While Ryan Adams was taking a seat onstage to start the “This is 40” soundtrack record release concert, the scene at the box office outside Los Angeles’ Roxy Theatre may as well have been a scene from another Judd Apatow film.
Lindsay Buckingham, scheduled to go on after Adams, was a bit frantic while laughing, telling the box office attendant, “My name is Lindsey. I’m scheduled to play tonight but I can’t seem to get in.” Fortunately, she was able to open a side door for the Fleetwood Mac guitarist to enter the Sunset Blvd. club in time for his 8:30 p.m. performance.
The party was an outgrowth of the Los Angeles date for Graham Parker and the Rumour on their reunion tour, which began Nov. 24 in Tarrytown, N.Y., and wraps Dec. 19 in St. Paul, Minn. Parker and the Rumour play a key role in “This is 40,” a comedy that finds its drama in familial confrontation and its humor in sex, kids and the struggles of the modern music industry.
Adams and Buckingham, introduced by the film’s composer and producer of the soundtrack’s new tracks, Jon Brion, performed solo acoustic. Adams reprised the song he performs on camera in the film, “Lucky Now,” plus “My Winding Wheel” and “Everybody Knows”; Buckingham added two Fleetwood Mac songs, “Never Going Back Again” and “Big Love” to his selections from the film, “Sick of You” and “She Acts Like You.”
Apatow, clicking photos on his iPhone from the club’s VIP section during their sets, praised Buckingham for his patience and gentle demeanor. “He wrote five songs for the movie and three were used,” Apatow told Billboard.com, who handed the soundtrack rights to Capitol Records because “they were the most enthusiastic” about the project.
From the stage, Buckingham had his compliments for Judd, Brion and music supervisor Jonathan Karp, three people he did not know until a couple of years ago. “I hope I suggested a few things,” he joked, “for them not to do.”
Ultimately, this was Parker and the Rumour’s show, a return to a building they performed in in 1977; memories are a bit cloudy. Parker remembers having lost his voice – he was a shouter back in the punk era – and being pretty stoned when his manager informed him that Diana Ross, Van Morrison and Joe Cocker were in the audience. He seemed to have no recollection of how that show went.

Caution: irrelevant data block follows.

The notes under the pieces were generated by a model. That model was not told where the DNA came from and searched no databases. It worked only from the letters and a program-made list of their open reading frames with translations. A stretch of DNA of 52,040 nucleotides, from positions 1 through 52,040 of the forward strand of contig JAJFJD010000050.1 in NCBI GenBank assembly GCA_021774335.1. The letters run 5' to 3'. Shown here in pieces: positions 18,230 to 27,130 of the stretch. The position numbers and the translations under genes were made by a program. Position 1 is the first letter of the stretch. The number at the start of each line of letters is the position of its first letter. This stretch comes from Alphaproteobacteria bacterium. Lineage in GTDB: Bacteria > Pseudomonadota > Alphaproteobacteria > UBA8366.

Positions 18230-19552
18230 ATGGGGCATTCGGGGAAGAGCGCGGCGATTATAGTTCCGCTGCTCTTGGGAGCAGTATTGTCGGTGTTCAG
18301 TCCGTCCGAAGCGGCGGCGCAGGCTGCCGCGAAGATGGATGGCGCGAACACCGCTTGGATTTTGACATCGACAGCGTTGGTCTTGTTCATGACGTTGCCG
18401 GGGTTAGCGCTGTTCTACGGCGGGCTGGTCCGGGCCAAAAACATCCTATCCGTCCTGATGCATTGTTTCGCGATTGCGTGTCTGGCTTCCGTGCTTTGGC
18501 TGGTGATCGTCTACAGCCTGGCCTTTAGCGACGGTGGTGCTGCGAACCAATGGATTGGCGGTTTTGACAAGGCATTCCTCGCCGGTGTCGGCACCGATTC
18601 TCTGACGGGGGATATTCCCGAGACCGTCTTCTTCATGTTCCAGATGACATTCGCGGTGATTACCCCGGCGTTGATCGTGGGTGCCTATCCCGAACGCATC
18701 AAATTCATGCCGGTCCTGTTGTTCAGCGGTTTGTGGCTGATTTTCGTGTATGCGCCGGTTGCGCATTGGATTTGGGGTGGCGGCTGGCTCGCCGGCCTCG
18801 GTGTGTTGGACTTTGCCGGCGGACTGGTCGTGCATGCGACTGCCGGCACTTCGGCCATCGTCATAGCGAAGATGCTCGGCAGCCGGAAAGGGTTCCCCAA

31 years after they last performed together, Parker and the Rumour have settled into a groove where the musicianship is masterful, the pacing measured so he can deliver a string of show-stoppers toward the end. It’s a reminder of how difficult a sell smart music was in the late 1970s when it defied easy categorization.
Parker and the Rumour’s new album, “Three Chords Good,” is more in tune with Parker solo efforts such as “Mona Lisa’s Sister” and “Struck By Lightning” than the intensity driven “Howlin’ Wind” or the landmark “Squeezing Our Sparks.”
“Hotel Chambermaid” conveys the tenor of the Rumor in their ’75-’80 heyday with an added dose of finesse; “Howlin’ Wind” felt downright grown-up with its reggae flavor enhanced and Bob Andrews adding jazz flourishes on keyboards; and “Watch the Moon Come Down,” a 1977 track featured in the film, is richer in harmonies and smoother in the texture, bringing out a commonality with the Band that was nowhere in evidence 35 years ago. An exquisitely performed “Get Started. Start a Fire.” from 1988 reminds you that this guy could never seem to catch a break; it’s as catchy melodically today as it was nearly a quarter-century ago.
Parker’s wit remained intact as he introduced “Long Emotional Ride” as their new single, which he figured meant it can be “stolen individually rather than in a bundle.” An easy-going song, it was one of a few songs in the middle of the set that allowed him to get his vocals lined up for the big finish of their most famous songs: “Discovering Japan,” “Nobody Hurts You,” “Protection,” “Stupefaction” and “Local Girls” before an encore of “You Can’t Be Too Strong,” “Passion is No Ordinary Word,” “Don’t Ask Me Questions,” Soul Shoes” and the Jackson Five cover “I Want You Back.”
The actors who portray the two guys who run the indie label in “This is 40,” Paul Rudd and Chris O’Dowd, were in attendance and got a different view of the reaction Parker receives in the film. Parker’s audience, many of them as gray and bald as the band itself, remains fervidly passionate.